Personally, I have always found a lot of comfort and solace in visiting galleries, and find that going to galleries can be quite a spiritual, highly emotive experience. I can relate to your views about the intense mixture of personal experience and collective participation. When you start to think about this, having gallery spaces and churches live side by side is very fitting.
Do you think that there is scope for there to be a stronger relationship between the congregations from Christian churches and regular gallery goers? Currently, there is very little, if any, mix between the two. I think that showing Congregation at B&B will be a great point of focus in which to bring the two communities together.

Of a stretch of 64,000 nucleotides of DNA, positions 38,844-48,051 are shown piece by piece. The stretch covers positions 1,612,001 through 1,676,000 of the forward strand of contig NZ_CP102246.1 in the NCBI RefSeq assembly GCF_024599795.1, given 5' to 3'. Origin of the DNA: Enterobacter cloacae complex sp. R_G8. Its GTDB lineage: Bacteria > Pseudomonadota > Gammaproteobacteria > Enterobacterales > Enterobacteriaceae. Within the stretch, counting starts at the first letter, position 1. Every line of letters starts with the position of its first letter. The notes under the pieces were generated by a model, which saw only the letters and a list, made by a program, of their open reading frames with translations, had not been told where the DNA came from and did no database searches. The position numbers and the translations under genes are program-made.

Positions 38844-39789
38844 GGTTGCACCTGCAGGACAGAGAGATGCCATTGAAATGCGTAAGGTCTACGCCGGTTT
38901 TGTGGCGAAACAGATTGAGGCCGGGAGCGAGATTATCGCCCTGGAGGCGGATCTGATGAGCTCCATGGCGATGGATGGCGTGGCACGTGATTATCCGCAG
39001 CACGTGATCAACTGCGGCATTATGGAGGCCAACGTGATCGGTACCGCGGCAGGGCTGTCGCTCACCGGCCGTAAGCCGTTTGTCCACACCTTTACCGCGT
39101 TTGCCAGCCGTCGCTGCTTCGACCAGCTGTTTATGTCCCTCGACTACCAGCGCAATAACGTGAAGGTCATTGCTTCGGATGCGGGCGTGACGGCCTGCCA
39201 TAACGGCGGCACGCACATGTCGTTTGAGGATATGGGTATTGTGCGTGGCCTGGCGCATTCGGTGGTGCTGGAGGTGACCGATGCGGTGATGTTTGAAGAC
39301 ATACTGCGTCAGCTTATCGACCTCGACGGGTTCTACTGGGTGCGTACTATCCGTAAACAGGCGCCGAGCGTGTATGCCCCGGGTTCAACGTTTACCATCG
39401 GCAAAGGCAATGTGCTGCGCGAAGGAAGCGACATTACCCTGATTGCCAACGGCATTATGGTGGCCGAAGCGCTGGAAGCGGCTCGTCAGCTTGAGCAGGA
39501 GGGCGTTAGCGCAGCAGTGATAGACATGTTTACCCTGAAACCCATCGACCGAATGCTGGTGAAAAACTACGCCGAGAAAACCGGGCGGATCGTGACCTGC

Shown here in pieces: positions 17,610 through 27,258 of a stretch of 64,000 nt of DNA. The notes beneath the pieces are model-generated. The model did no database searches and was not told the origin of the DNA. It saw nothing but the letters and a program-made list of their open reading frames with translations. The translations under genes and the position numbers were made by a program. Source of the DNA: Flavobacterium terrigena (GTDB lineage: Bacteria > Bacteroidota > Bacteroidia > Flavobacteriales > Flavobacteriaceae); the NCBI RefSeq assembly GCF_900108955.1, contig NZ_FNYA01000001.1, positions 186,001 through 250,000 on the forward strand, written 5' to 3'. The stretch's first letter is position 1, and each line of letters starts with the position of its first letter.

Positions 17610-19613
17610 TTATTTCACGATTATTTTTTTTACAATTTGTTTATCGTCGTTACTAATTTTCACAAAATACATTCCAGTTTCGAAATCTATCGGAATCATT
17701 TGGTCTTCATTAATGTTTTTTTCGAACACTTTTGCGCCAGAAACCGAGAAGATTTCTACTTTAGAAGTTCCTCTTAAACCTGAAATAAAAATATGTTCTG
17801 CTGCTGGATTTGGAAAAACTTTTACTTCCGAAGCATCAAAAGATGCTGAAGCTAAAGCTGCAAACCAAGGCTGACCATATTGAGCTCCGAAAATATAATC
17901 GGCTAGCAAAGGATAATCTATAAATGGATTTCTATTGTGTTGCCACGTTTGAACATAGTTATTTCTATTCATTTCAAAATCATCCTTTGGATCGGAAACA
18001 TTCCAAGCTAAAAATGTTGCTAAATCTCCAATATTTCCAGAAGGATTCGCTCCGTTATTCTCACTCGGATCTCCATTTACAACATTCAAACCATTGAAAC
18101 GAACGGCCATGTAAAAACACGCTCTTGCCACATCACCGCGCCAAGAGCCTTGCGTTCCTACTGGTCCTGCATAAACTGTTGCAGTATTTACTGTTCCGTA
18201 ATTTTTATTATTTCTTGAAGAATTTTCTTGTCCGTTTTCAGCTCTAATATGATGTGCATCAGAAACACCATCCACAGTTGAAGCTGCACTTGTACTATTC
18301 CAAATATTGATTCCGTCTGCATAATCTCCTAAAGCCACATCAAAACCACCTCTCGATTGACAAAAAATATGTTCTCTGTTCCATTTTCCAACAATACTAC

Bridges form between communities if there is genuine mutual interest or there are specific working relationships, but the process can’t be forced. I have certainly found the churches I’ve worked with to be very welcoming and for that I am grateful. Without that kind of attitude this show would not be taking place. Ultimately, as long as there’s some kind of dialogue going on, the project feels worthwhile.
Visit Congregation at Bosse & Baum between 29 May – 21 June 2015.
Find out more about the exciting programme of events including a performance by the Liberty House Choir and an afternoon of some of the best samba reggae sounds led by over 40 members of the London-based Brazilian Batala band. Pick up a free poster showing an image of some of South London’s most vibrant church communities!